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Davis United World College Scholars


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The Impacts of an Opportunity

In his nation of 23 million people, Felix Amankona-Diawuo (Ghana, UWC-USA, Carleton College) was one of just three high school students in Ghana chosen in 2003 for a United World College scholarship.

He knows how much that meant.

In Ghana, both of Felix’s parents are of royal lineage — his father is a chief — but they have long worked in the public sector, earning very modest salaries. There was no way his family could have sent Felix to college in the United States.

Today he’s a graduate student at Northwestern University, working in a research group that’s exploring fundamental dynamics with applications in solar energy, nanochemistry, and elsewhere. As a Davis UWC Scholar at Carleton, Felix did as much as he could — “I was pretty active on campus,” he said — to contribute a broader, more global perspective to campus discussions. He also served as an international-student leader, started a table-tennis team, played African drums on campus, and did research in theoretical chemistry.

All of this began with a chance. When he was 16, Felix was one of 11 top students interviewed by Ghana’s national selection committee for those three UWC scholarships.

“Coming to the UWC was a very great opportunity for me,” Felix said. “The Ghanaian education system is pretty narrow — basically, you are restricted to your field. I did science, and if you’re a science student, there’s no sports, no community service.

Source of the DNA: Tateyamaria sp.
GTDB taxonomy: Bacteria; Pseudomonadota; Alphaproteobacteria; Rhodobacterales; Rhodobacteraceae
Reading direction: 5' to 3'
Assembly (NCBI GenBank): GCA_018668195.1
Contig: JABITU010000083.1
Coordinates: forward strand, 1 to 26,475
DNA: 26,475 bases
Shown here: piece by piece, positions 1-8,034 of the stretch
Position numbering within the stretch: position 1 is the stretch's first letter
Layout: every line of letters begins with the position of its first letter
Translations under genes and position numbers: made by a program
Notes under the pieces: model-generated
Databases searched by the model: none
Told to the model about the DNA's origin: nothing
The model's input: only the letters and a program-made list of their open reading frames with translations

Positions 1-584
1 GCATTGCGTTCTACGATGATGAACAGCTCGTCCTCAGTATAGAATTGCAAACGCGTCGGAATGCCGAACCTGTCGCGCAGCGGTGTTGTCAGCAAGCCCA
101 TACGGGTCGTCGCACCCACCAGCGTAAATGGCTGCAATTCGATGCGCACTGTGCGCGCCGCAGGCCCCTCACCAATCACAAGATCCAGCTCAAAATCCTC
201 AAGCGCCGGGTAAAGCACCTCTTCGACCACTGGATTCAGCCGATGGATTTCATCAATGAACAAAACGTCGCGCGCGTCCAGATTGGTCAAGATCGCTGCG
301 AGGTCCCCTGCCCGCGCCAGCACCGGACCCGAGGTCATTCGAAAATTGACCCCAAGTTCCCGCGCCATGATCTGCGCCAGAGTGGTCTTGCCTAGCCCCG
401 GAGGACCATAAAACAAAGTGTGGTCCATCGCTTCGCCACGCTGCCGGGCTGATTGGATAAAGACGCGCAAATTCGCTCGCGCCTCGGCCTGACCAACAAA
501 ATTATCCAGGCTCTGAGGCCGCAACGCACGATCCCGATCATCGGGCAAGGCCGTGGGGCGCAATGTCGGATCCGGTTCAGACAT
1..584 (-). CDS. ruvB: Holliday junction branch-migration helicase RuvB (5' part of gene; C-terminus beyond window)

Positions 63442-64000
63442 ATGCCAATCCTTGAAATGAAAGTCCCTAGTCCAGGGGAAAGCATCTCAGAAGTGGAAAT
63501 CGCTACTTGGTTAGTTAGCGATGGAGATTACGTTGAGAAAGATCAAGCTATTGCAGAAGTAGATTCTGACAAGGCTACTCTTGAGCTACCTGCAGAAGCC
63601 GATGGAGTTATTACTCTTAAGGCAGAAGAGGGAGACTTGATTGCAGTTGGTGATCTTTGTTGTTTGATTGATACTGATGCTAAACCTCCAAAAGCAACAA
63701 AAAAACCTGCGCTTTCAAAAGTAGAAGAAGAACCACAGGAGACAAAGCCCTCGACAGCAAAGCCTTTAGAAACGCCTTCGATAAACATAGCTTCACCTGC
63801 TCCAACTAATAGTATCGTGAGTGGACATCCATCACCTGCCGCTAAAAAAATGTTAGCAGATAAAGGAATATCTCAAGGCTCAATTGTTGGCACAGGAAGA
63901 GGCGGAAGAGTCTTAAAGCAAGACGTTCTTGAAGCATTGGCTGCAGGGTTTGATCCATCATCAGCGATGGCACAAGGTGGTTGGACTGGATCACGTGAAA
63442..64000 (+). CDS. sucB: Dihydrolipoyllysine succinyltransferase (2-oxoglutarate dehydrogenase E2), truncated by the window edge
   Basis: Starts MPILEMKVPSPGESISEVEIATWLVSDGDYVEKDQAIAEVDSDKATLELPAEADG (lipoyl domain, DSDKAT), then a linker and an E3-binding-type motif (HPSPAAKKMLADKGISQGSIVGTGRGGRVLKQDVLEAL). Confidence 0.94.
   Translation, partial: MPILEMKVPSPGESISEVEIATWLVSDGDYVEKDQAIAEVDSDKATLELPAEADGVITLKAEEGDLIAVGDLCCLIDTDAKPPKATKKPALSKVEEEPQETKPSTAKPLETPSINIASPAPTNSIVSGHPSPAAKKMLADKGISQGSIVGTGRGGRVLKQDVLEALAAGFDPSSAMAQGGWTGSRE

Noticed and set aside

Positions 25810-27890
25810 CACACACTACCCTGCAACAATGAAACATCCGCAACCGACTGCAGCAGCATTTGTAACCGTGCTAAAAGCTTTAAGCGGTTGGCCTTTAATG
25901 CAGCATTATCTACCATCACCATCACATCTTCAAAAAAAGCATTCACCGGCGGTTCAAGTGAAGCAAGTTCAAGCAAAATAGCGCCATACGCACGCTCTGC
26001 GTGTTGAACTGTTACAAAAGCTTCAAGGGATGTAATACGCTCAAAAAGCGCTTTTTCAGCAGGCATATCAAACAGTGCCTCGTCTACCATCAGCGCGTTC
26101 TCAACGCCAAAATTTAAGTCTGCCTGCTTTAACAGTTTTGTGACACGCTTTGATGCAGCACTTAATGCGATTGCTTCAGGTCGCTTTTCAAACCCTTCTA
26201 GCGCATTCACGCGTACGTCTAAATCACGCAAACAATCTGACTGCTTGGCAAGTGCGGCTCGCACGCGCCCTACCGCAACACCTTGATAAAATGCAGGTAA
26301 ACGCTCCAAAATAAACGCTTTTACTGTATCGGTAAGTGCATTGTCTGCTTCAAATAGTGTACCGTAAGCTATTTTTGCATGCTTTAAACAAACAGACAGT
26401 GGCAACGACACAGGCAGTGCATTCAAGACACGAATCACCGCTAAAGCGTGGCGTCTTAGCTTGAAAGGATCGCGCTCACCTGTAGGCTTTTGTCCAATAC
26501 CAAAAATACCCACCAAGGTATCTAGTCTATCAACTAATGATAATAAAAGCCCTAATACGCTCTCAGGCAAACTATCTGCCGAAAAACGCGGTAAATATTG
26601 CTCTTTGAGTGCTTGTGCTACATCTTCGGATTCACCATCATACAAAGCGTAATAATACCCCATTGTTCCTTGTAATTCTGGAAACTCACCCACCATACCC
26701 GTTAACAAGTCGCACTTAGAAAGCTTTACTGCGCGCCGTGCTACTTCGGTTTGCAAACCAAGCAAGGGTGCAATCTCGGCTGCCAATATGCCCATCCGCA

“The other thing is that Ghana is pretty homogenous. The UWC was just, like, ‘Wow.’ Meeting people from pretty much everywhere, and trying to understand things I had only seen in the movies — that cultural interaction changed my outlook, to a broader look at people from all over the world.

“At Carleton, they also really push for a global outlook,” he continued. “They are interested in environmental issues and cultural understanding. We always had these cultural evenings, like ‘chili night’ — later, they made that ‘chili and curry night.’ I always made it a point to go to those things. Most of the students were American, so some of us international students were always making an effort to make the discussions broader.

“When it came to discussions about race, and the complicated U.S. race relations, some of us from outside brought a fresh outlook, a fresh viewpoint. My education at UWC had dealt with some of these things already — so we could go beyond some of these issues, and look for new understanding.”

These days, as he looks toward his own future, Felix remembers the chance he received. He plans to earn a PhD, to do postdoctoral work, then eventually to return home.

He’d like to continue his academic work, and to do research in Ghana — “but not just research in my field.

“I want to promote a society of research. In Ghana, science is very bookish; there is no focus on research. I want to push for that — to be a voice in the academic circles for us to look at some of our own local problems, study them, and look for solutions.”

All this because, just a few years ago, one bright teenager was given a chance.